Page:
Tens of thousands of people have fled the besieged Philippine city of Marawi, amid fierce clashes between government forces and Islamist militants. Foreign fighters are said to be among the extremists who have taken over the southern city. Officials say the rebels are trying to win recognition from ISIL and join its self-proclaimed caliphate. Philippines says Indonesians and Malaysians fighting alongside IS-linked rebels in Mindanao https://t.co/Bls7cl6jkJ JeromeCMorales pic.twitter.com/WStErmMScI— Clare Baldwin (clarebaldwin) 26 mai 2017 One displaced man, Saddat Linog, said that his house was destroyed in the fighting and that his children fear for their lives. “I was shot at from a helicopter as I was making my way home,” he said. “Fortunately, I avoided being hit. I went to our house and knocked on the door. No one answered so I thought they had been killed. Then my wife called, asking why our house was being targeted.” At least 61 militants were killed and 15 security forces as of Saturday, according to the army. But civilians are also among the dead. On Sunday, at least eight bodies were found in a ditch outside the city on Mindanao island where President Duterte has imposed martial law. An armed group pledging allegiance to ISIL laid siege to a major city in the Philippines. pic.twitter.com/zNDGXFQQRd— Al Jazeera English (@AJEnglish) 24 mai 2017 Most had been shot in the head. Some had their hands tied behind their backs. Police said they were carpenters pulled off an evacuation convoy by militants because they were unable to cite verses from the Koran. with Reuters
Australia's 'ganja queen' returns home more than 12 years after being jailed in Bali for smuggling marijuana
Google's new initiative called "Attribution" aims to link online ads and offline purchases to help measure the effectiveness of internet marketing campaigns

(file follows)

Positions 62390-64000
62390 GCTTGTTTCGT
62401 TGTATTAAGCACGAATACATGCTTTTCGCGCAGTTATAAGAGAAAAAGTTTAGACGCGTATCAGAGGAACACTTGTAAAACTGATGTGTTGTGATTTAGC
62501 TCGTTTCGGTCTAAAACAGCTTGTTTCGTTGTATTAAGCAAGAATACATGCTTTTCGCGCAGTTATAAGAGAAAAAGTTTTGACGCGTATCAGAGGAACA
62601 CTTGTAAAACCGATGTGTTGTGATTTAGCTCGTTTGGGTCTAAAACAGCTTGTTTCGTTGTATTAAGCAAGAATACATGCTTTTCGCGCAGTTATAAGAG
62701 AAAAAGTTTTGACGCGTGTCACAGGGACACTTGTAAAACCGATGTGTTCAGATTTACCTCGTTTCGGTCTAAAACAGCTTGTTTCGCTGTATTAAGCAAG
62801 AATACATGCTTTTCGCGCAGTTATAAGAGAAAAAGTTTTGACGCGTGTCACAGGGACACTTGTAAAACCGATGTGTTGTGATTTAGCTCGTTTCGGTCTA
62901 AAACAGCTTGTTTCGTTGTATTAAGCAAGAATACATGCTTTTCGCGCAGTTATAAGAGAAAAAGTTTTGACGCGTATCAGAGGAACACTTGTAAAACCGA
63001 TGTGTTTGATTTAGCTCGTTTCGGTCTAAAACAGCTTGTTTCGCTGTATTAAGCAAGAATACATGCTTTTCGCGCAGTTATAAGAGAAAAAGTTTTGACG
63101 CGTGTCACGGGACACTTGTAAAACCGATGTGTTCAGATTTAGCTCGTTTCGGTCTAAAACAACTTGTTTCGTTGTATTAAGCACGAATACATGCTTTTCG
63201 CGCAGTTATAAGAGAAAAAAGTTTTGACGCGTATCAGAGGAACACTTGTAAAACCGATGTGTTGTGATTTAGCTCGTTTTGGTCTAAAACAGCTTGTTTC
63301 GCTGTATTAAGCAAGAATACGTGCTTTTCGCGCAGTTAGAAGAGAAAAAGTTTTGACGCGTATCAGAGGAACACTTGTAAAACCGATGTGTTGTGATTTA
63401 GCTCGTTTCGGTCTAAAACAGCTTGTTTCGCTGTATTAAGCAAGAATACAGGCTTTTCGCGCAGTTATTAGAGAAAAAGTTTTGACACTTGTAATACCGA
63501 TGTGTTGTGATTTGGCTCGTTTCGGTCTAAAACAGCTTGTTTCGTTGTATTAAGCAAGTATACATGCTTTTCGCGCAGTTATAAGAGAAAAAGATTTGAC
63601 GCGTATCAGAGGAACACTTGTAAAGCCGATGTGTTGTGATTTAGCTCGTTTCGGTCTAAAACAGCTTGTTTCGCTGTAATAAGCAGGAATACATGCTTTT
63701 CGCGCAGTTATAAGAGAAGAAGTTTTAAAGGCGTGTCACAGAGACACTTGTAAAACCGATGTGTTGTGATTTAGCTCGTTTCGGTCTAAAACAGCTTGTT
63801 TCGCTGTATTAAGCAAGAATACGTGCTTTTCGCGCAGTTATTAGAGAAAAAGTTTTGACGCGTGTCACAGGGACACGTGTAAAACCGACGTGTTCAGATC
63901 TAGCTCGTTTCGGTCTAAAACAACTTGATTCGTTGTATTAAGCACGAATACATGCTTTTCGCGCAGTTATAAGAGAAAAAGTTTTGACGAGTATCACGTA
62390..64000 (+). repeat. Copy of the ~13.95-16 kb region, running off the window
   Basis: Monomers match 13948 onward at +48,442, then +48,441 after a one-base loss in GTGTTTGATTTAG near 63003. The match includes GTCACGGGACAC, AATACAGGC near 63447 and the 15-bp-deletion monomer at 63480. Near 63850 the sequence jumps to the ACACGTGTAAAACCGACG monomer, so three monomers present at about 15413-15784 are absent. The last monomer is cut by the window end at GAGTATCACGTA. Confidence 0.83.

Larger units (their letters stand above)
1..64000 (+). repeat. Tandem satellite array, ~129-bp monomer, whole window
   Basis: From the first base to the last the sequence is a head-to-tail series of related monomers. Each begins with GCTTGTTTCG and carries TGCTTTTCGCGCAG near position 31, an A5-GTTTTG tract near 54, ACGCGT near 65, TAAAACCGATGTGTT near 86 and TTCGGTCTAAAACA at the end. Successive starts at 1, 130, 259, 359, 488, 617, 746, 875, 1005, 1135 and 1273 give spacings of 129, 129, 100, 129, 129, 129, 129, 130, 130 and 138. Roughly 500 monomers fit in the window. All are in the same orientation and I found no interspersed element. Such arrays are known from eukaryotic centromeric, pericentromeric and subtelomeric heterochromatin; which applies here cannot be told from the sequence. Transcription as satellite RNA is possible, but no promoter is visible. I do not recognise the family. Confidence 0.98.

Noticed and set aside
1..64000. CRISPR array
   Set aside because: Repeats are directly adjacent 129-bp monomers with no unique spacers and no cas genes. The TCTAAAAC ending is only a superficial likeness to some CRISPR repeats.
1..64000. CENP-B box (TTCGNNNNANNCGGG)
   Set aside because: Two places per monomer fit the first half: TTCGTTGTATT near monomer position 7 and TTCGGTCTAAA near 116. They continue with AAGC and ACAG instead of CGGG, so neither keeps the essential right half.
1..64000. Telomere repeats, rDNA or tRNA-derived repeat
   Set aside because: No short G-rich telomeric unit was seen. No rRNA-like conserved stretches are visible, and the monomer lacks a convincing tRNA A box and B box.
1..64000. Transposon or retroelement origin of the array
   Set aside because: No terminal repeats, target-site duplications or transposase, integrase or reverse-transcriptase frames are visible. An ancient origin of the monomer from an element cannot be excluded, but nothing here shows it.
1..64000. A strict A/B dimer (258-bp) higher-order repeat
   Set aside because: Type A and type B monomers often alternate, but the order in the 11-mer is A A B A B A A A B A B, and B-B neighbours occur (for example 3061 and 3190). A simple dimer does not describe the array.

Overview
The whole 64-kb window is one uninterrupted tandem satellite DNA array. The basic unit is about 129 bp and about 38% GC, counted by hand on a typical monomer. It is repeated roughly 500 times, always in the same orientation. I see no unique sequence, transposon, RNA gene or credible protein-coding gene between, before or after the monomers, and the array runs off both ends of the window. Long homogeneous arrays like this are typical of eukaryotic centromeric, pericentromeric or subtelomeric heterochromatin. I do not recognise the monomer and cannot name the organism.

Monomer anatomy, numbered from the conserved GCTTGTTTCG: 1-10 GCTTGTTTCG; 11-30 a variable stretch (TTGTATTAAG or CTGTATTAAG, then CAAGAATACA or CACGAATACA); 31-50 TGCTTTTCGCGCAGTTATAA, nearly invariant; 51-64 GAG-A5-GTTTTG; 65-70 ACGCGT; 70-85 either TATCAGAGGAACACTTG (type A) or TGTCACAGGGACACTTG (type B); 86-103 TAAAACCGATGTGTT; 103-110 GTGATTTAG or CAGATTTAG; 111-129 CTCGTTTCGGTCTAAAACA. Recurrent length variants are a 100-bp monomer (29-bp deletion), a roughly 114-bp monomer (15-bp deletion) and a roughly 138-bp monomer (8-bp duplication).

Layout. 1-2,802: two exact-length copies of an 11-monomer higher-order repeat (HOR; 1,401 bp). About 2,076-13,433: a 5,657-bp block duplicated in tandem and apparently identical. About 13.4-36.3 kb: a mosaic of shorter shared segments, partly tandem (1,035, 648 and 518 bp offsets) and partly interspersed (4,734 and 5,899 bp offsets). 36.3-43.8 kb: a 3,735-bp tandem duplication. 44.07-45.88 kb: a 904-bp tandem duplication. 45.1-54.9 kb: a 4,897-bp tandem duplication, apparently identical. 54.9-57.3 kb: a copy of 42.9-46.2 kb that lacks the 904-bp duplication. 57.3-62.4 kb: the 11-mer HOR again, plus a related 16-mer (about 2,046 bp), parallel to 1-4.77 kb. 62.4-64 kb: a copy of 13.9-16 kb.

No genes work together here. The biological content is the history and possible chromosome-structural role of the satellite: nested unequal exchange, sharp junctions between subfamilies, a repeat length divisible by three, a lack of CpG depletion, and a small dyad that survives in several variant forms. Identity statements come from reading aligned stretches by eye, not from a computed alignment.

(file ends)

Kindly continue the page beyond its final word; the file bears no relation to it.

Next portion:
Britain is making good progress with technology companies on getting access to the encrypted messages of militant suspects, interior minister Amber Rudd said on Sunday. Britain has repeatedly complained that technology companies have failed to disclose enough information about the encrypted messages of militant suspects, though technology companies such as Whatsapp say they cannot break end-to-end encryption. "We are making good progress with the companies who have put in place end-to-end encryption, some of them are being more constructive that others but we will continue to build on that," Rudd said on BBC television.
The Nuclear wave finally took over Earth in 100 season 4 finale as our favourite crew, including Octavia, Clarke, Raven and Bellamy made their last efforts to ensure their survival. In 24 May episode titled Praimfaya, Octavia and a group of Grounders, including the 13th clan, found shelter in a bunker underneath Polis. While, Clarke, Raven, Bellamy, Monty, Harper, Murphy, Emori, and Echo planned to go up in space to evade the deadly waves.
Apple is working on a processor dedicated to AI-related tasks, suggests a new report. Dubbed Apple Neural Engine, the chip would improve the way the devices handle tasks such as facial recognition and speech recognition. A source familiar with Apple's plan told Bloomberg that the AI-enabled processor would help Apple bundle more advanced features into devices like self-driving cars and augmented reality devices.